The Mustang, Okla., school board voted Monday (April 14) to adopt a Bible course developed by Steve Green, clearing the way for the Hobby Lobby president, whose suit against the Affordable Care Act is currently before the U.S. Supreme Court, to enter another charged arena at the borderline of church and state.
The board, whose district is practically in Hobby Lobby’s Oklahoma City backyard, agreed to beta-test the first year of the Museum of the Bible Curriculum, an ambitious four-year public school elective on the narrative, history and impact of the Good Book.
For at least the first semester of the 2014-15 year, Mustang alone will employ the program, said Jerry Pattengale, head of the Green Scholars Initiative, which is overseeing its development. In September 2016, he hopes to place it in at least 100 high schools; by the following year, “thousands.”
If successful, Green, whose family’s wealth is estimated at upward of $3 billion, would galvanize the movement to teach the Bible academically in public schools, a movement born after the Supreme Court banned school-sanctioned devotion in the 1960s but whose steady progress in the last decades has been somewhat hampered.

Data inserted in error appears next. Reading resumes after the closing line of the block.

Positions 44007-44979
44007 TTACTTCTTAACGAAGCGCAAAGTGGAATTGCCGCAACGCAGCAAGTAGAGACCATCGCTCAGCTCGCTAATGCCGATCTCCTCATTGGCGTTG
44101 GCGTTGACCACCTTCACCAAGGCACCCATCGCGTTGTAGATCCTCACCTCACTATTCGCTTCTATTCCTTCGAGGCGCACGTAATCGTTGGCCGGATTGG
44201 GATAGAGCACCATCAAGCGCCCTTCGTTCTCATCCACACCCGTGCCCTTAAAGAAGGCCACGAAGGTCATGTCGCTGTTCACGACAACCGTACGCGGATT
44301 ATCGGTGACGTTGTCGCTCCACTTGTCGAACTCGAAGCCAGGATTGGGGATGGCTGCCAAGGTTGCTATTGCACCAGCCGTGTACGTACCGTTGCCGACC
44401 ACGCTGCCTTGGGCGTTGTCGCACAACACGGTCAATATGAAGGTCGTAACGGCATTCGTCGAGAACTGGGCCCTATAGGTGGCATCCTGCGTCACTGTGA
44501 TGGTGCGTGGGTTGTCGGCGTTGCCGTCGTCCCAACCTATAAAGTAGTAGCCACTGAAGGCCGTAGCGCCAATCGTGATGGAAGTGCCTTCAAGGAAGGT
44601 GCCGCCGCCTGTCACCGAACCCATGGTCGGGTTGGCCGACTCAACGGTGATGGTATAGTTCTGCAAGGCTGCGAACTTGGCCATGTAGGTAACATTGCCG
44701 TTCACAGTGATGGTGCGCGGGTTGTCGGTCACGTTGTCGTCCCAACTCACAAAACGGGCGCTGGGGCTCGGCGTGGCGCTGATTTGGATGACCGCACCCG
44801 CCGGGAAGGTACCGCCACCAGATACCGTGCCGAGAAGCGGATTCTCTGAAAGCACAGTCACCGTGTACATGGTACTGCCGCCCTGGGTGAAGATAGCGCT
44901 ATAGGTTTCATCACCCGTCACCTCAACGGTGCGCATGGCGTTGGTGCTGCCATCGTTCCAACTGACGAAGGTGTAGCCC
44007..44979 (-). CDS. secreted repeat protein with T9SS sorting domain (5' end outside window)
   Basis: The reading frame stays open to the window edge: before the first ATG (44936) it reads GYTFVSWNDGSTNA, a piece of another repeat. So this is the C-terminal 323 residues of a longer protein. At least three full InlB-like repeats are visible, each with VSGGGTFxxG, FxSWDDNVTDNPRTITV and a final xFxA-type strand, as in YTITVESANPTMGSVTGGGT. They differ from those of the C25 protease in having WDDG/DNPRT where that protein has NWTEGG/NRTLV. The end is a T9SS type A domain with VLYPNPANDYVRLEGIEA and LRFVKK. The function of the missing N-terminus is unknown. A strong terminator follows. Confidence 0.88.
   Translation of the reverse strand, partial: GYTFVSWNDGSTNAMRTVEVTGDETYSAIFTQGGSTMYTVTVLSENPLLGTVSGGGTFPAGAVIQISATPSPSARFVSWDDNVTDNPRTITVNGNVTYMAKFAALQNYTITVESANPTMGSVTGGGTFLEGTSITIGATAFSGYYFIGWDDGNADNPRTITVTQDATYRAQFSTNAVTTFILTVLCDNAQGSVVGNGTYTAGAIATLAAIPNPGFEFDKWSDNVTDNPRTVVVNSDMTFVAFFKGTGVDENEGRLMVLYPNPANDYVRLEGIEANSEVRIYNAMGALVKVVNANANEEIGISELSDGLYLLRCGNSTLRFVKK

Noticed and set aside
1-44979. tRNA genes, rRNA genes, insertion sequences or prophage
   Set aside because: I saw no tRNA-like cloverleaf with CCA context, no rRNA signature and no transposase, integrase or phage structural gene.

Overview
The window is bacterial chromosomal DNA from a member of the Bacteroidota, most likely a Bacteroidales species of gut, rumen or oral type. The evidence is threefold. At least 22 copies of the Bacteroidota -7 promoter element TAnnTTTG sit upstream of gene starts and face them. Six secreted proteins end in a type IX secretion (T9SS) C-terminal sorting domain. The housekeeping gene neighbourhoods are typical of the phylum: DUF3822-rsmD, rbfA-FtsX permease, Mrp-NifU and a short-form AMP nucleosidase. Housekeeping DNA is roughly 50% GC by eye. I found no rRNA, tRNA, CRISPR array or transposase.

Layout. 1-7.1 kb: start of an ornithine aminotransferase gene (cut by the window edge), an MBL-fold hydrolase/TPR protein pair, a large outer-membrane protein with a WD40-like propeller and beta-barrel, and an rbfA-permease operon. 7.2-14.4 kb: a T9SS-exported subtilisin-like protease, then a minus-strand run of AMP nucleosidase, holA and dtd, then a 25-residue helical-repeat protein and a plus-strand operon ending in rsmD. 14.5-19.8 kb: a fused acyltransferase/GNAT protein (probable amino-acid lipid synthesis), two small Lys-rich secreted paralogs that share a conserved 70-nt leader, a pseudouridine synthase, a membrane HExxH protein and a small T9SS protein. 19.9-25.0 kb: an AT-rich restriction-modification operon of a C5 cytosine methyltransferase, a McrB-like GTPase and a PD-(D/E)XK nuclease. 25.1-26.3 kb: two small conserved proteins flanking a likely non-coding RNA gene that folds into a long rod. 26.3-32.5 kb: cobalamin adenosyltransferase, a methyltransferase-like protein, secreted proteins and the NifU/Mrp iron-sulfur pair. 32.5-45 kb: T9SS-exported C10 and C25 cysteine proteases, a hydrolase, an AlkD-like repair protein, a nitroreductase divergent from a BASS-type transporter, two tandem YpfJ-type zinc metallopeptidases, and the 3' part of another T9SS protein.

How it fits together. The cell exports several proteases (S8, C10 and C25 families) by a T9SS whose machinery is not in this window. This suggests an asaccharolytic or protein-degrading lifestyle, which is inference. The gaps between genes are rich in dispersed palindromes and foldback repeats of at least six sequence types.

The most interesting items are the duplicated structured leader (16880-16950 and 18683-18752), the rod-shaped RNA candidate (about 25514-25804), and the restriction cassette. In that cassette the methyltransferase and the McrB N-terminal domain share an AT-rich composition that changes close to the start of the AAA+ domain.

The Green curriculum ”is like nothing we’ve seen before,” said Charles Haynes, senior scholar at the First Amendment Center and editor of a booklet sent out to all schools by the U.S. Department of Education in 2000 on teaching religion in public schools. “It’s unique in its ambition and its scope and its use of the latest technologies. I think school districts far from Oklahoma will take note.”
So will civil libertarians. In an award acceptance speech last April before the National Bible Association, Green explained that his goals for a high school curriculum were to show that the Bible “is true,” that it’s “good” and that its impact, “whether (upon) our government, education, science, art, literature, family … when we apply it to our lives in all aspects of our life, that it has been good.”
Source: Charisma News | DAVID VAN BIEMA/RNS